This is the fourth in a series examining issues raised by a blog post from Chamber of Commerce Senior Communications Director Brad Peck, where he suggested that women’s interest in closing the gender pay gap amounted to a “fetish for money,” and the subsequent apologies for it by himself and Chamber COO David Chavern. Part 1, Part 2 and Part 3 at the links.
Although Peck’s meaning could perhaps be interpreted differently, one way to read his suggestion that women “pick the right partner” in the context of a post about wages is that if a woman wants to make the “individual choice” to have children, she can compensate for the decreased pay she will receive by picking a husband who earns enough to make up for her depressed income.
Of course, there is a term for a woman whose only interest in a male partner is his paycheck, and it’s not a nice one – gold digger.
Understandably, most men would prefer romantic partners who like them for themselves. Most people want as much from even friends that they only see occasionally.
While the Chamber’s apology suggested that Peck’s post involved retrograde thinking, they have fought numerous concrete legislative steps to ensure that women could earn a family-supporting wage on their own. They’re happy with market conditions that are set up in such a way that it’s hard for a woman, and tremendously hard for a woman who’s also a mother, to be fairly rewarded for her own labor.
If a woman would like to be a stay at home parent for any length of time, well, there’s little to no market value awarded to even the work of raising someone else’s young children. Nor in caring for the elderly, another task traditionally handled by the women in a family. If she would simply like to work part time for a while, her employers get her work at an even steeper discount.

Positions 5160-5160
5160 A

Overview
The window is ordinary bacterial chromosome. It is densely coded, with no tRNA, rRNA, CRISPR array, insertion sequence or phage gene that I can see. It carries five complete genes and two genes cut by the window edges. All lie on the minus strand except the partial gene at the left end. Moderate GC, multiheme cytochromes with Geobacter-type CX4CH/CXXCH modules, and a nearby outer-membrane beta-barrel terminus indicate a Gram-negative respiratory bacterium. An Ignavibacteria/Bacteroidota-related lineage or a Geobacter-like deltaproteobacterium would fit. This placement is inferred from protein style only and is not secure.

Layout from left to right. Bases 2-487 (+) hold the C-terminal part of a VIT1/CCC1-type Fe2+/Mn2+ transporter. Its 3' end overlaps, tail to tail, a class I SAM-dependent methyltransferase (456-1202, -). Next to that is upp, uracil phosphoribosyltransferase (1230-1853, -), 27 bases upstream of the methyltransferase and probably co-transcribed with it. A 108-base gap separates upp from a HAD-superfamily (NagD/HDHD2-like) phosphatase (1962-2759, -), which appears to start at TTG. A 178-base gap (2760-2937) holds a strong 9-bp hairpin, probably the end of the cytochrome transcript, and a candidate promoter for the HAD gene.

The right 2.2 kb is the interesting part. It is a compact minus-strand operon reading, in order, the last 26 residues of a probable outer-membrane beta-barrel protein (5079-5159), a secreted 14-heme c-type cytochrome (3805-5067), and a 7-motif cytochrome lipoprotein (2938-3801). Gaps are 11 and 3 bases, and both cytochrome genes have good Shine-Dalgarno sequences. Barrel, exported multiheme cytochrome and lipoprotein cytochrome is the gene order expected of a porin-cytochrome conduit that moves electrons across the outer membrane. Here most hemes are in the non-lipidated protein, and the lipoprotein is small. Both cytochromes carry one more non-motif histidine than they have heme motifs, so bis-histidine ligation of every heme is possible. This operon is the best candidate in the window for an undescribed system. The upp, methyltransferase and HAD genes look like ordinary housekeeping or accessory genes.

The resulting increase in women’s poverty is treated as an unfortunate, if distasteful, accident of history that no powerful institution will either claim responsibility for or lift a hand to fully correct. The attitude that this is simply the way things ought to be pervades not only business, but politics.
Ann Crittenden writes in “The Price of Motherhood” about how a mother’s relation to the market for salaried employment, whether as a part-time salaried worker or as a full-time unsalaried parent, often disqualifies her from top tier social benefits like unemployment, workers comp, job training supports and Social Security:
The Social Security system’s disregard for caregiving is reflected in other ways as well. No insurance is provided against the loss of a primary parent. The children of a stay-at-home mother who dies or becomes disabled receive no benefits. Even though someone will surely have to spend an enormous amount of money to pay for the services a mother once performed, or lose income to provide those services him- or herself, caregiving is not insured.
The loss of a breadwinner, on the other hand, does initiate Social Security payments (although not in every case). The system treats the widows and children of men who die like princes, and the families of men who divorce or desert them like paupers. Yet, as scholars have observed “nothing distinguishes the two types of women and children except their prior relationship to men.